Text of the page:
RE: DSM: Re: the need for rules

Mary Ryan Thorup (
Thu, 08 Mar 2001 18:41:26 -0500

About Rules:

I think it is important to keep in mind that, according to Claude Levi
Strauss and others, the larger a population, the more complex and diverse
the members of it are. There tend to be more rules the larger a society
is. This is because we cannot make assumptions as easily, and because
individuals, the larger the group, act more anonymously. I also find the
further one moves a way from living in one's natural state, the more
complex life is. Interpretation of rules of a small society require
groundedness, practicality, a sense of humor!--for God's sake!

Mary Ryan

From: John Axtell[]
Reply To:
Sent: Thursday, March 08, 2001 12:57 PM
Subject: Re: DSM: Re: the need for rules


I take a very strong exception that you choose to suggest that my use of
the word
"God" is inappropriate for this list.

I can not find any evidence in my e-mail that my reference to "God" implies
I am referring to "my" God. This is the second time in a week that someone
assumed that I said something I did not say. The other person took it upon
himself to assume that a spanking was the result of a parent's decision
than the democratically instituted punishment agreed to with a neighborhood

I should make it clear the reference is in regard to the ten commandments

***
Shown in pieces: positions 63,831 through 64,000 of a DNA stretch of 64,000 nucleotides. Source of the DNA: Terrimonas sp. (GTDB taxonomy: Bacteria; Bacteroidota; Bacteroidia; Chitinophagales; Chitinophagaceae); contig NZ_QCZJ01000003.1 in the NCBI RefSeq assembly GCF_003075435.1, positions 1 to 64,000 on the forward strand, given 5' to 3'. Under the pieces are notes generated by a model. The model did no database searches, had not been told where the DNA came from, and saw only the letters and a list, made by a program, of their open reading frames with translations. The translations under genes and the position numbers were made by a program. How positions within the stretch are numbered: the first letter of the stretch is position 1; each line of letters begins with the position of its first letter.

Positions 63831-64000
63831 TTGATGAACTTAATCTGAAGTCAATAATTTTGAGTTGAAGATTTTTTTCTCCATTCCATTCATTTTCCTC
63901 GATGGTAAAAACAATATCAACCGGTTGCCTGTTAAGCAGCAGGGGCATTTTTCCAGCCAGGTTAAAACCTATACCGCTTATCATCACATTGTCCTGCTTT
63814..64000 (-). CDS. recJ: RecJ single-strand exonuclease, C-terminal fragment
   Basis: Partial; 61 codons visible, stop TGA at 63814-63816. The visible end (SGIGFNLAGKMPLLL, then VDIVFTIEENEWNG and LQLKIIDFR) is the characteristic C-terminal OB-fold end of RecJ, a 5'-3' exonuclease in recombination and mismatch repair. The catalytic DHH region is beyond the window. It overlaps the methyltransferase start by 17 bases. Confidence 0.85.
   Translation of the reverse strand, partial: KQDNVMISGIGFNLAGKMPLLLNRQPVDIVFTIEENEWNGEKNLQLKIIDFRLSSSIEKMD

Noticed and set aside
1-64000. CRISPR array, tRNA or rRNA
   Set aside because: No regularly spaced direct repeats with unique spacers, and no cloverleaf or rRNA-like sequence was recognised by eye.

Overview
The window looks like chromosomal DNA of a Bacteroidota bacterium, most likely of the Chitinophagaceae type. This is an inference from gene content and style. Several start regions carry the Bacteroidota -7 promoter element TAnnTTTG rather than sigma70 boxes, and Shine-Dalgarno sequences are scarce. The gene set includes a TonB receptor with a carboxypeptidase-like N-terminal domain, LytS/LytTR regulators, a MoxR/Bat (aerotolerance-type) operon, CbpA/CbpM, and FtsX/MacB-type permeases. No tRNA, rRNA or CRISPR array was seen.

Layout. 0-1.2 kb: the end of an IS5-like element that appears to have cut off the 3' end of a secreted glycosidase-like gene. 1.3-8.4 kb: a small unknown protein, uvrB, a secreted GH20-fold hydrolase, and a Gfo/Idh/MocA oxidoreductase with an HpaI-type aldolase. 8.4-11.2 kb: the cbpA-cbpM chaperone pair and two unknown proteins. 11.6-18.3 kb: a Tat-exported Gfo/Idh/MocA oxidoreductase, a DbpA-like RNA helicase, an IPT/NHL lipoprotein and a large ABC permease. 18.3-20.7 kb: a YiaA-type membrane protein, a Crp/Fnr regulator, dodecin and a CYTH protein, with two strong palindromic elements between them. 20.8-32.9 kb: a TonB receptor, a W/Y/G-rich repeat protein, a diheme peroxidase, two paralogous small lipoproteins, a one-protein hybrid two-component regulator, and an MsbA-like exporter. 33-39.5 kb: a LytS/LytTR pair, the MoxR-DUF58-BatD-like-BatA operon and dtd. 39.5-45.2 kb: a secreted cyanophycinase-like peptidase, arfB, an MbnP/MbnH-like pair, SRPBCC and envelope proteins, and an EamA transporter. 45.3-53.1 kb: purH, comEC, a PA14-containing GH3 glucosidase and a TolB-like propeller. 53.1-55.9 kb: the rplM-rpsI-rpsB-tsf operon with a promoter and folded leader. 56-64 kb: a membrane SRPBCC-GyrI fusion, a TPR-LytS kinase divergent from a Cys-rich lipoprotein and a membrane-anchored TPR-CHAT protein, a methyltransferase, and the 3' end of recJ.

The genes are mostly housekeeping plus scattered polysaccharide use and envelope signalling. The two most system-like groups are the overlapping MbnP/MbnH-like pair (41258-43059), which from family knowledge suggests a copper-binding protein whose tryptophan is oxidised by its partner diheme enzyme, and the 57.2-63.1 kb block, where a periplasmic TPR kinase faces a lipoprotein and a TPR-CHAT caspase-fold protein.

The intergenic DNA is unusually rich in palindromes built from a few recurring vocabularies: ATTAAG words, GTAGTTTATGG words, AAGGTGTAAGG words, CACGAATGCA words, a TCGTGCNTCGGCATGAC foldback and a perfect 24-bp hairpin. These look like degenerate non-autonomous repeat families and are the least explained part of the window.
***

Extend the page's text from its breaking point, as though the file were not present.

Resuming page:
in the Bible that is used by Christians around the world as the basis for
religion. I should probably also make it clear that in that book, after God
ten commandments men managed to continue to make more and more rules that,
depending on one's opinion, did or did not have any basis.

The point I was trying to make, and may have failed to make, was yes, I do
believe that good ideas usually start with a short statement and a very few
rules, for example the United States. A nice short Declaration of
and a Bill of Rights seemed to be enough. As the United States has grown it
managed to put so many rules together through a democratic process that we
have the highest ratio of citizens in jail to those out of jail than any
in the world. Through that democratic process we seem to be achieving the
distinction of having more shootings in our democratically created schools,
through many, many rules, than any country in the world. Yes I have grave
as to the value of a preponderance of rules!

If this list can not tolerate differing viewpoints and philosophies the
concept of the SV model is a true joke.

I also disagree with your quote that follows:

"Rules constitute the main protection for reason, intellect,
objectivity, and detachment in a group context, as opposed to feeling and
emotion. This is because rules ritualize the equality of all views and all
people." (p. 166)

Rules ritualize the inequality of all views and lift some far higher than
And for what reason should we protect "reason, intellect (whatever that may
objectivity (does anyone really believe there is such an entity that can be
agreed upon) in a group context". What makes a person a real person -
feeling and
emotion or the ability to function according to someone else's rules?

This gets me to one of the points I continually watch in the discussions of